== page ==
Soaring temperatures and wildfires
Nearly all tourists to the Mediterranean holiday centres like Spain, Portugal, Italy and the South of France report that temperatures make staying outside impossible for much of the day. The whole Med has seen temperatures above 40 degrees this year, and this has been accompanied by widespread wildfires.
This year (2017) has seen particularly disastrous fires in Portugal, where 70 people were killed by a giant fire in the centre of the country in June. In fact in the more advanced countries there are many more deaths from wild fires than from floods.
Chris Harris reports that wildfires trebled in 2017:
“The number of forest fires in the EU has nearly trebled so far this year, according to figures obtained by Euronews, affecting an area close to twice the size of Luxembourg. There have been 1,068 blazes in 2017 – a huge increase on the 404 the bloc saw annually on average over the previous eight years.
“Experts have blamed climate change for the rise, saying it has extended the traditional wildfire season and increased the frequency of blazes. They have warned Europe’s forest fires will rage more often in the future and engulf new areas.”
Europe is far from the only area to see a major extension of wildfires. At the time of writing (September 2017) a state of emergency has been declared in Los Angeles and a plume of smoke from wildfires hangs over much of California. High temperatures are responsible and local journalist Patrick May reported:
“Triple-digit temperatures barreled through the Bay Area this weekend with an unseasonable gusto, tying or breaking records from Santa Rosa to Livermore, leaving just San Francisco and the coast as relatively balmy oases from the heat searing the rest of the region on Sunday….After Santa Rosa suffered on Saturday through a historically high 102 degrees, besting the previous record of 100 hit back in 1988, and spots in the Tri-Valley seeing highs of 105, Sunday saw Santa Rosa hit 100, falling just short of a 2008 high of 101, while Livermore hit 107, just shy of a 1944 high of 109.”
Of course the poor are usually the victims of climate change in advanced countries as well. This was amply illustrated by the 2005 Katrina hurricane that swamped New Orleans. The same holds true of hurricane Harvey in Houston and surrounding areas. As Wen Stephenson put it:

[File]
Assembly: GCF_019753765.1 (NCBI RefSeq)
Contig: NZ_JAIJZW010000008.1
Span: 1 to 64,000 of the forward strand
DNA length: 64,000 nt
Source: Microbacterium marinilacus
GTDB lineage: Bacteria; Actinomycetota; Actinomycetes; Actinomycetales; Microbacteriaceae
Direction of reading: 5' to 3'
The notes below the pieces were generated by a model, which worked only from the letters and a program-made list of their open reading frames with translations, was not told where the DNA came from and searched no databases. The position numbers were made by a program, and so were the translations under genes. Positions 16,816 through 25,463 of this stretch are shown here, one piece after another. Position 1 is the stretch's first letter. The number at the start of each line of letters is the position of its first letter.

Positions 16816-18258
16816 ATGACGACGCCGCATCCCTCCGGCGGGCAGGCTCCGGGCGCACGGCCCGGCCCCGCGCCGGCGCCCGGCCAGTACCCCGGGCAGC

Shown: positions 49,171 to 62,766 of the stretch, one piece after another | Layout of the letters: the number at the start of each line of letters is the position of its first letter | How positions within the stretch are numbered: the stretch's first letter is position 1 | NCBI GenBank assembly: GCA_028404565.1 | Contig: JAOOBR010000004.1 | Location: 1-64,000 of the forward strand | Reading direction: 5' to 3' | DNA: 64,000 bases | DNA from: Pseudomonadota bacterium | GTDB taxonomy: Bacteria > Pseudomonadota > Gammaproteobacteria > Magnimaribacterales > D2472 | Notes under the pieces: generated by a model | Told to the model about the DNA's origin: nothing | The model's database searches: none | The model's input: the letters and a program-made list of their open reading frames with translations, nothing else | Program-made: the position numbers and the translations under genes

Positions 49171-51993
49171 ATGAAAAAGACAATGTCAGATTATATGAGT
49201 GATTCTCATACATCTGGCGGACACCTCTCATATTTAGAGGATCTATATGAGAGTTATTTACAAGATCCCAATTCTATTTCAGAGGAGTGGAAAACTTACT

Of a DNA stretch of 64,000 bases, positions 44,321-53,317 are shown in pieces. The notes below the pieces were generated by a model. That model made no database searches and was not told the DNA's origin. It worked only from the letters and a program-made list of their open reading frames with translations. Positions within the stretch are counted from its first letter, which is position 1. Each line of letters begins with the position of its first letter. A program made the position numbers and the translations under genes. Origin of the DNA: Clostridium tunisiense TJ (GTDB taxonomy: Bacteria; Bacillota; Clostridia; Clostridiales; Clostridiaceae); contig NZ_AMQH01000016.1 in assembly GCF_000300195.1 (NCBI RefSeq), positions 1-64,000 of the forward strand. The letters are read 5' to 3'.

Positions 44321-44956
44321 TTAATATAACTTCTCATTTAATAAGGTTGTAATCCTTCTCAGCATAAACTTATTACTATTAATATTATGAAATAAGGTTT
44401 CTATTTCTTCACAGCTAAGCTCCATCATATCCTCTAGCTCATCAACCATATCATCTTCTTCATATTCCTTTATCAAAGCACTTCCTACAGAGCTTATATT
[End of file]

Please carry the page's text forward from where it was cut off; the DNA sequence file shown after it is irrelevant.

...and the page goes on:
“Decades of neglect, inequality, and disenfranchisement—to say nothing of heedless development and a lack of flood planning tantamount to criminal negligence—mean that Houstonians of all backgrounds, but especially the poorest and most vulnerable communities, primarily communities of color, have been left utterly undefended.”
This leads to a clear conclusion for strategy. We have to fight for a realistic international strategy to limit climate change, but also we need to fight for climate change victims and refugees, and of course to prevent millions more becoming victims and refugees.
As Wen Stephenson says:
“Just as Houston’s catastrophe mustn’t be viewed in isolation, as merely another extreme weather event, it’s time to acknowledge that our climate reality has shifted—and that it’s time for the climate fight to shift with it. I mean the shift from a world in which we struggle to prevent climate catastrophe to the world we live in now, the one where we’re actually forced to live, or struggle to live, through it—the poor and marginalized struggling hardest of all. As the climate emergency converges with our national political emergency, nothing illustrates this shift more clearly, in this country, than Houston. The fights for equality and for democracy, so immediate and pressing in these dark times, are not separate from the fight for climate justice—because we’ll never have the latter without the former.”